Wed 28 Apr 2010
Posted by andrew under Recipes Comments
The other key part of the recipe from my “Recipe Club” dessert (the previous part being the Ice Magic) was the ice-cream itself. The main problem here for me is that I don’t currently have an ice-cream maker; the last one exploded in the pantry when it got too hot one summer. So, I needed to find a recipe that explained how to make it without one.
I was rescued by a recipe book called Ice Cream (of course) by Joanna Farrow and Sara Lewis. Sadly, this book has been in my possession for several years now without ever being used. It survived several house moves when other books were culled, and clearly there was method to the madness since it turned out to have exactly the sort of recipe that I was looking for.
4 egg yolks
75g caster sugar
1 teaspoon (5mL) corn flour
250g white chocolate (happily Whittakers still makes good chocolate in 250g blocks)
2 teaspoons (10mL) vanilla extract
300mL whipping cream (~35% milk fat)
With the egg yolks, caster sugar and corn flour in a large bowl, stir with a fork until it is well combined and slightly bubbly.
Then pour the milk into a saucepan, place over a medium heat on the stove, and bring to the boil. Remove from the heat and drizzle into to egg mixture, stirring all the while, and you’ll end up with a basic custard mixture in the bowl.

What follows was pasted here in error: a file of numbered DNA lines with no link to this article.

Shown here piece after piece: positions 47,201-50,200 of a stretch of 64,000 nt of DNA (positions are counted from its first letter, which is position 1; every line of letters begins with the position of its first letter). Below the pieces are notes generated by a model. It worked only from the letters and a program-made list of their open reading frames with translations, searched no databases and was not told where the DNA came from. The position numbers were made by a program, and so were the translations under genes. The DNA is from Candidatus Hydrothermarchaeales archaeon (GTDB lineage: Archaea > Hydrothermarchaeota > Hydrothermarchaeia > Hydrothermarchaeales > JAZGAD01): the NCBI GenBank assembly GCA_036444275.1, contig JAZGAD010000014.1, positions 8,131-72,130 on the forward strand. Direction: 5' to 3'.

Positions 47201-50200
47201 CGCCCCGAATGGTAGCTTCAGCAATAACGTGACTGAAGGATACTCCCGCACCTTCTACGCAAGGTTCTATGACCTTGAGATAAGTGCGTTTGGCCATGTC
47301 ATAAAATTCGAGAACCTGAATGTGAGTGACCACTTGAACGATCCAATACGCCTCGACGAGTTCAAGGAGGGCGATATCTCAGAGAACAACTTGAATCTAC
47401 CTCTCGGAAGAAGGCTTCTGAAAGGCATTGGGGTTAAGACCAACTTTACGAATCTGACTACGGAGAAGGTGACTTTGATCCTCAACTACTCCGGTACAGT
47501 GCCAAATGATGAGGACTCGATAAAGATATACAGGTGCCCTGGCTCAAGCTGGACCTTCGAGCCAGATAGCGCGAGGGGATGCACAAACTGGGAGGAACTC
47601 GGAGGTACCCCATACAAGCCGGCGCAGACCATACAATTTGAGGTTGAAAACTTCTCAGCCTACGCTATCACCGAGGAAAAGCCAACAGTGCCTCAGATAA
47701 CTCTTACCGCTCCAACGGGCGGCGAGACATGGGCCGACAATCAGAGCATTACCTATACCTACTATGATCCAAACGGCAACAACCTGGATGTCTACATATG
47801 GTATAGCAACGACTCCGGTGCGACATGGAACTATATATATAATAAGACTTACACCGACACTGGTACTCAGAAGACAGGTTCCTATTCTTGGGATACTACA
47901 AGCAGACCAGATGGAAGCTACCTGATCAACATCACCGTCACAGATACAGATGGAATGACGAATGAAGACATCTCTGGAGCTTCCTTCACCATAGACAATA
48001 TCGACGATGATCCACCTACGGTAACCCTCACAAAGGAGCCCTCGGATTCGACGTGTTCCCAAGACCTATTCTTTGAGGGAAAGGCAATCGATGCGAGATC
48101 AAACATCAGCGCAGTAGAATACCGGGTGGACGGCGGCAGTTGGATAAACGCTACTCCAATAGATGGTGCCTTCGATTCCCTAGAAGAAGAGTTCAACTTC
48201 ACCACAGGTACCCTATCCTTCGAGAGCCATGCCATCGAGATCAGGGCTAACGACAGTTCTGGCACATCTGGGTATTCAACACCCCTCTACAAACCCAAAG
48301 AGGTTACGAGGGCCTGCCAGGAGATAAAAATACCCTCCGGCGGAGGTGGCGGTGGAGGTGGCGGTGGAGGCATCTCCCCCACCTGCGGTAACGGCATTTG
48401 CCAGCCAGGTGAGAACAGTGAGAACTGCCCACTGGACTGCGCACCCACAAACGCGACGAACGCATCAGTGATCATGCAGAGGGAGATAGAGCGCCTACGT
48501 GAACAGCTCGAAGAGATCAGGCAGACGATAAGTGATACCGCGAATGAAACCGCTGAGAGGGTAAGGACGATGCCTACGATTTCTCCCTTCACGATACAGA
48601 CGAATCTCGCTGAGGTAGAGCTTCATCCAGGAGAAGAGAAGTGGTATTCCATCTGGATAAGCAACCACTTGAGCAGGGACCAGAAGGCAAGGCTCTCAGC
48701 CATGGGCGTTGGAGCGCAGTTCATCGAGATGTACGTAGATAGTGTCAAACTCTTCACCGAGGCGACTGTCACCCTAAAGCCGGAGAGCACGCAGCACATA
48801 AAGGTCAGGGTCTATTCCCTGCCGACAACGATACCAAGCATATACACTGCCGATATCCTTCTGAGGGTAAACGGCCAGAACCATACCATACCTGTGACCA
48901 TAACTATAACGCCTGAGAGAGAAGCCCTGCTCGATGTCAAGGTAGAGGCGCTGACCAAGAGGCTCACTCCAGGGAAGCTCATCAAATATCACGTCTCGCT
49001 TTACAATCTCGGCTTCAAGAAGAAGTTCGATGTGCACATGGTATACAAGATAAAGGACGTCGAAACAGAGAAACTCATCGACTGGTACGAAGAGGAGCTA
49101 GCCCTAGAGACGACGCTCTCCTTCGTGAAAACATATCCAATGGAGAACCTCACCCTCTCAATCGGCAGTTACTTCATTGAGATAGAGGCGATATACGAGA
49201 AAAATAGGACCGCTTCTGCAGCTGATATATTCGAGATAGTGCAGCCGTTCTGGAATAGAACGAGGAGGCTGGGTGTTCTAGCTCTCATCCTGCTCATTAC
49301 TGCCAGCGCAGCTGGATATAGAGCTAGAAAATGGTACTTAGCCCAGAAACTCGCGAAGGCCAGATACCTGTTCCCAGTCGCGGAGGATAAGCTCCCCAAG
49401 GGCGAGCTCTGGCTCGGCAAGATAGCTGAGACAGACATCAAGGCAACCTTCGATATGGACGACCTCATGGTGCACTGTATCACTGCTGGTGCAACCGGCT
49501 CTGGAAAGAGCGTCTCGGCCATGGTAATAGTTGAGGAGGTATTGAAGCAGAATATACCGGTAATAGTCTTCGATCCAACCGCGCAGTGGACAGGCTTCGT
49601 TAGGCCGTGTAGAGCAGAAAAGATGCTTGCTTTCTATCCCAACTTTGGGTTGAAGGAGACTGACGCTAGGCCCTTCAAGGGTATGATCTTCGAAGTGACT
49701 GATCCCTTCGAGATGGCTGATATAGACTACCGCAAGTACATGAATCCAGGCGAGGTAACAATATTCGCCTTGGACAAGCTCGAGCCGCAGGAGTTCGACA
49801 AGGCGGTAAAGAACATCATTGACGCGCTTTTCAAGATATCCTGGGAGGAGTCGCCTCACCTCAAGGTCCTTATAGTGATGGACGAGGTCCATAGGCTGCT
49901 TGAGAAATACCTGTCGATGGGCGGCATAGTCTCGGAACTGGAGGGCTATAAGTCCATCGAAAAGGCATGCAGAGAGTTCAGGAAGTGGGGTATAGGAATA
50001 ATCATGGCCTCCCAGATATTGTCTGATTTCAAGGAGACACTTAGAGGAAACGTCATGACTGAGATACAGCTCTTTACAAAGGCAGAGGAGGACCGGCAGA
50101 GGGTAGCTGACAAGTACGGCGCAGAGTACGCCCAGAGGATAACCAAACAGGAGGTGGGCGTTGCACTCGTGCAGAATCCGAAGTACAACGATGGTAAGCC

If you’re like me, you’ll have ended up with milk cooked onto the bottom of the saucepan, and will need to get another one or do a quick clean.
Pour the custard mixture back into a saucepan, place over a low heat on the stove, and stir constantly until the mixture thickens, perhaps to the consistency of a pouring custard. It will also get really smooth at that point, which is another good indicator. Don’t try to over-thicken the custard.
Remove the custard from the heat, and pour into a large, freezer-proof bowl.
Break 150g of the white chocolate into small pieces. Then gently stir those pieces into the hot custard, along with the vanilla extract. Leave it to cool for 20 mins or so, and then place in the fridge to chill. This should take about another hour.
Put the cream into a bowl (yes, another one), and whip it with an electric beater until it has thickened, but “still falls from the spoon”. You should see the cream beginning to form little lumps at this point, and it will have doubled in volume.
Remove the bowl of chilled custard from the fridge, fold the whipped cream into it, and put it in the freezer for three hours.
Remove it from the freezer. Using a fork, pull the icecream away from the sides of the bowl. Then, using an electric beater, blend together the frozen and unfrozen parts of the mix for about a minute. The ice cream mixture should be the same consistency as a good milk-shake. Return to the freezer again for another two hours.
Finely chop the remaining white chocolate, so that the pieces are about the same size as choc bits.